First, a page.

A small group of residents formed the Flanders Fire Department 65 years ago to prevent the kind of tragedy that no community should bear.In 1947, a fire broke out in a Bay Avenue home, killing a mother and son before the Riverhead or Hampton Bays fire departments could respond and extinguish the flames. Despite a lack of resources, the 12 charter members vowed to be there for their community the next time such an event occurred.
Today, the 50-member fire department carries on that legacy, dedicating endless hours to protecting the hamlet’s residents, despite the regular challenges it faces. A large portion of the land within the Flanders Fire District, which encompasses a portion of the pine barrens, is publicly owned and off the tax rolls. And despite having one of the smallest budgets in Suffolk County—about $674,000 for 2013—the department prides itself on its top-of-the-line equipment and training.
“We’re not a fancy fire department,” Chief Todd Ryan said Monday night, explaining that they are still well-equipped to respond to fires, but don’t spend on lavish bars or amenities like some departments do. “I personally feel that we have some of the best trained people that any fire department could have.”
To celebrate its 65th anniversary, the Flanders Fire Department will host a parade this Saturday, September 28, at 3 p.m., that begins at Longneck Boulevard and travels down Flanders Road to the Flanders Men’s Club, where a party will follow. Community members are invited to the free event, which will offer complimentary hot dogs, soda, face painting and music, as well as a cash bar. The fire department will also hold a 50/50 raffle that will fund a scholarship for a college student from Flanders.
Flanders Road will be closed to all traffic between Longneck Boulevard and Chauncey Road between 3 and 5 p.m. to make way for the parade. Organizers said they are expecting about 18 local departments to participate.
Chief Ryan explained that he and the other members have been planning the celebration for about a year, as a way to honor the older firefighters. “This is more about them,” he said.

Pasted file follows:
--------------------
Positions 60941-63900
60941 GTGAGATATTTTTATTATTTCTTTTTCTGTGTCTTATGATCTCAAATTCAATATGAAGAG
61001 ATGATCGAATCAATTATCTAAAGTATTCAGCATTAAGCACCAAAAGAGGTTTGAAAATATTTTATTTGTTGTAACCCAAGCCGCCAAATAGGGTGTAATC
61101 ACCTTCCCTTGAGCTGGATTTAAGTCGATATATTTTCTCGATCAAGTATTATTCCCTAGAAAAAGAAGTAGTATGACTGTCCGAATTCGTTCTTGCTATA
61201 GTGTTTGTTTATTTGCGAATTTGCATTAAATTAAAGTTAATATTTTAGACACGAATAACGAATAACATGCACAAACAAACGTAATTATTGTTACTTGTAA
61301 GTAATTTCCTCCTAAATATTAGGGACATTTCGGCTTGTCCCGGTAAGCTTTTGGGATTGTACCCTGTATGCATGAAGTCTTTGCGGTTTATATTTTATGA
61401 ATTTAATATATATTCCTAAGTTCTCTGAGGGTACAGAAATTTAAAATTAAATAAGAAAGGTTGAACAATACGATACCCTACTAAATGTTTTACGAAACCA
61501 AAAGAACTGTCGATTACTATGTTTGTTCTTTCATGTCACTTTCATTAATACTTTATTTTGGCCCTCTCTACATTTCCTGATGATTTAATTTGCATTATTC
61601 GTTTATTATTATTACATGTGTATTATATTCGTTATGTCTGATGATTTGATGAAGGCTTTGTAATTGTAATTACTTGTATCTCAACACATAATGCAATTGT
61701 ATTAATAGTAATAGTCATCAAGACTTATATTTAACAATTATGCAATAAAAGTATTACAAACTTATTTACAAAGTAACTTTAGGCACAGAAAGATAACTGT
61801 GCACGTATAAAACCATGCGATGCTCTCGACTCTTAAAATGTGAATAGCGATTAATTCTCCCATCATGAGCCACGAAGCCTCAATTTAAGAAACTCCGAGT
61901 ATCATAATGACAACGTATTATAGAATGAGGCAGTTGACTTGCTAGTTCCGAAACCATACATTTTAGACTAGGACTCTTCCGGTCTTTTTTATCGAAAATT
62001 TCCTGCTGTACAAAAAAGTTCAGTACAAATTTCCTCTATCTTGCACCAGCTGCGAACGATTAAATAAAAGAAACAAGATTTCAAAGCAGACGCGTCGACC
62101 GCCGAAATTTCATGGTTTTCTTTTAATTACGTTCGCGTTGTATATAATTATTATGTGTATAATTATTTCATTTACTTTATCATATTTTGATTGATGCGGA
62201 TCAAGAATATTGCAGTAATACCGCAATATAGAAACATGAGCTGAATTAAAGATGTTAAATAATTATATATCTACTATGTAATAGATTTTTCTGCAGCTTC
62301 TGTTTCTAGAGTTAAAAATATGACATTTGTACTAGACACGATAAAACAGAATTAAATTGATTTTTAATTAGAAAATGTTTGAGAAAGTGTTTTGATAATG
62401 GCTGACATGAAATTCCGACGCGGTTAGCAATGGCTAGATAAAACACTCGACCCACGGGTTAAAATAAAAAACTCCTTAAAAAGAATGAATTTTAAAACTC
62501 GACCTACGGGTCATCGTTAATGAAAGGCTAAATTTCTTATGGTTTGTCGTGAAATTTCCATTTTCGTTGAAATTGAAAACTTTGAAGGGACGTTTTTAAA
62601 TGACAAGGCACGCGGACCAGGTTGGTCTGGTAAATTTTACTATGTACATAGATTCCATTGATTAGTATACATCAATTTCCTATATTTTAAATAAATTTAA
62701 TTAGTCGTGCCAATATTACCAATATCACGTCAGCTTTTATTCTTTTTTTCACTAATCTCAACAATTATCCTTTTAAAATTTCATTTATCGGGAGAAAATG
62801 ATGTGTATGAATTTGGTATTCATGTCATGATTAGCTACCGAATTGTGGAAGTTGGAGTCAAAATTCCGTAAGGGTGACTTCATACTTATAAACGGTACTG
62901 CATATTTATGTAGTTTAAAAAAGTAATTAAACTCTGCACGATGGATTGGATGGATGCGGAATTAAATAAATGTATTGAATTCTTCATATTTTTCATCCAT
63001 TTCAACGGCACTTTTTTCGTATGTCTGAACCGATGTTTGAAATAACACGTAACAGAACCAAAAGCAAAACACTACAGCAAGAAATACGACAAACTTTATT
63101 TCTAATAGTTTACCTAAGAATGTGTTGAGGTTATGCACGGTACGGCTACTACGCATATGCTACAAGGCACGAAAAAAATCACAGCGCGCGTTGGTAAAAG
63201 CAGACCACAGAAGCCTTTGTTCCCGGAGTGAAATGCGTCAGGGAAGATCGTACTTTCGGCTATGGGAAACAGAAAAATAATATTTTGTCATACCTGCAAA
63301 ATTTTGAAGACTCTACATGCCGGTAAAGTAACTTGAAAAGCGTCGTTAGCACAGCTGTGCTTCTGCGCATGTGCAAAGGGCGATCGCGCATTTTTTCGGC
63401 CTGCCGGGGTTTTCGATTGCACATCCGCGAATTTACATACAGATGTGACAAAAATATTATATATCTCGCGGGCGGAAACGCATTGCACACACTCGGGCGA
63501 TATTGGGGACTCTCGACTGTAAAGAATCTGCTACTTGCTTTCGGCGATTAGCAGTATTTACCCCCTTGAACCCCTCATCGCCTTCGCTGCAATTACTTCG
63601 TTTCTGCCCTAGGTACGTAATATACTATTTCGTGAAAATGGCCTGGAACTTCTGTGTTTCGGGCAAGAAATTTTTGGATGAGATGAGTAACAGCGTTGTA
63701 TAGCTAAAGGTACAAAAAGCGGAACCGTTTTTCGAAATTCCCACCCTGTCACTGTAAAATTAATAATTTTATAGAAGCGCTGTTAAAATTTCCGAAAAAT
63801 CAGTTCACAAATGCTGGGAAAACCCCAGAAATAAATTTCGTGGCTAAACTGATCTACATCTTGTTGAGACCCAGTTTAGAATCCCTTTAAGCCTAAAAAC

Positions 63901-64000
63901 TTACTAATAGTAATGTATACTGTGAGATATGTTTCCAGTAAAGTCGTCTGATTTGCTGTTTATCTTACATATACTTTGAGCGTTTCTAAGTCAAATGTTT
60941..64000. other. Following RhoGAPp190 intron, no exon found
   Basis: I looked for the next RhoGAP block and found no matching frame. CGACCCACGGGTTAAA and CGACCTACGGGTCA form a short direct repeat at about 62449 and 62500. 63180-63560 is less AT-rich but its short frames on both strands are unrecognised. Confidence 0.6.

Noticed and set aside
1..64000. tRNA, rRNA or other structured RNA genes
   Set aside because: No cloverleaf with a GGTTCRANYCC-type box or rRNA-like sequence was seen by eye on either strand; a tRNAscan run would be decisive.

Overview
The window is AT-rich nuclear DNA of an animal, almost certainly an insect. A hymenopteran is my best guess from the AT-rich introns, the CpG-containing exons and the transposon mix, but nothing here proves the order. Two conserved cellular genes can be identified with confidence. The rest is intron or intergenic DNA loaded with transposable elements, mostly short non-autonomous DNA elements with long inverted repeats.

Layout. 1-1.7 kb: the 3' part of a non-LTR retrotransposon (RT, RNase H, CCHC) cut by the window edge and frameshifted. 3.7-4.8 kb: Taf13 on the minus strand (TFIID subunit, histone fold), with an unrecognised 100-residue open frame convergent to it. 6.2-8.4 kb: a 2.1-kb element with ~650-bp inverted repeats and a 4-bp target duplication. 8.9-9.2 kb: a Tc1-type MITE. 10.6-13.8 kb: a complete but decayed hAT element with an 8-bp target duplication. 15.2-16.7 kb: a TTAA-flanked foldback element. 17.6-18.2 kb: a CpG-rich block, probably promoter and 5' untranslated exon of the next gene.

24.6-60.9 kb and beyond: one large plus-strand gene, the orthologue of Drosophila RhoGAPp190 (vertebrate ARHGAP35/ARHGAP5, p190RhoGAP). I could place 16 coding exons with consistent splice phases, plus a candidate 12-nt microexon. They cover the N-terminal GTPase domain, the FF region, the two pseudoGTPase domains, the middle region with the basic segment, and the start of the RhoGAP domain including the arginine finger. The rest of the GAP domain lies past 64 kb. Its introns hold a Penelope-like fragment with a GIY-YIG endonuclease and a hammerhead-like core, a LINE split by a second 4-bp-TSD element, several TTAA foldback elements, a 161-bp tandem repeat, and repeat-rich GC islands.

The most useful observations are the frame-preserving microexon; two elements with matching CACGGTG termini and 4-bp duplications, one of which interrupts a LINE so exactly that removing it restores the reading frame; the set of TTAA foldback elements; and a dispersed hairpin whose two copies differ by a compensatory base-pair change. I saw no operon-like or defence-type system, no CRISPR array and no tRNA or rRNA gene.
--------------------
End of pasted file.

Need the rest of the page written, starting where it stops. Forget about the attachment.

Eighty-three-year-old Michael DeNicolo, the department’s oldest member, joined at the age of 18 in 1949, just a year after the department formed. Despite moving away between 1992 and 2002, he remains its longest serving member.
“They’ve come a long, long way,” Mr. DeNicolo said of the department, which now boasts about 10 trucks, including an antique truck, a high water rescue vehicle and several boats.
He recalled the department’s first fire truck, a 1920s-era vehicle donated by a local junkyard. He said the volunteers relied on donations from community members and passed the hat around during their own meetings. “It was tough times,” he recalled.
Firefighters held their first meetings either at the Bay View Market in Flanders or at the homes of volunteers. In 1948, Ted Havens donated a parcel of land off Flanders Road to the department and, three years later, the firehouse was completed. It has undergone several expansions and renovations since 1951.
During Mr. DeNicolo’s tenure as chief from 1963 to 1965, the community experienced one of the largest forest fires on record. It broke out in 1964, and spread from Flanders to Hampton Bays and East Quogue. A total of 42 fire departments provided mutual aid, and assistance was also offered by the Air National Guard.
He recalled the generous response from community members, who dropped off plenty of food for volunteers during the course of the week-long battle. “I like the camaraderie,” he said. “It’s like family, you know? We all take care of each other.”
Anacarolina Hershman, who joined the department in 2005, said she enjoys teaching the younger members, including girls who want to join when they turn 18. “I like to show young people that you can achieve anything,” she said.
Chief Ryan agreed, explaining that the department welcomes anyone willing to commit the time to serving the community. “Everybody is treated the same once you complete the fire school and prove that you want to be here,” he said.
The chief explained that the department sent one of its fire trucks to the Long Beach Fire Department, which suffered devastating losses during Hurricane Sandy last fall. He said they will return it this fall. A group of Flanders firefighters, including Chief Ryan, drove that same truck in a convoy to Manhattan after the terrorist attacks of September 11, 2001. The truck helped provide light to emergency responders after power was lost.
Another incident that’s burned into the memories of Flanders firefighters is the Sunrise Wildfires of 1995 that scoured thousands of acres of pine barrens and even crossed Sunrise Highway. The chief recalled going close to 38 hours without sleep, and the tremendous response from neighboring departments.
Dave Fox, known affectionately as “Bubba,” has served for close to 48 years with the department. He said all volunteers should enjoy Saturday’s anniversary celebration. “Everybody takes something out of this that’s their own,” he said.
Mr. DeNicolo agreed, explaining that the fire department has always been a great source of pride.
“It’s always been a big part of my heart,” he said. “In fact, my wife has often said that she thought I loved the fire department more than her.”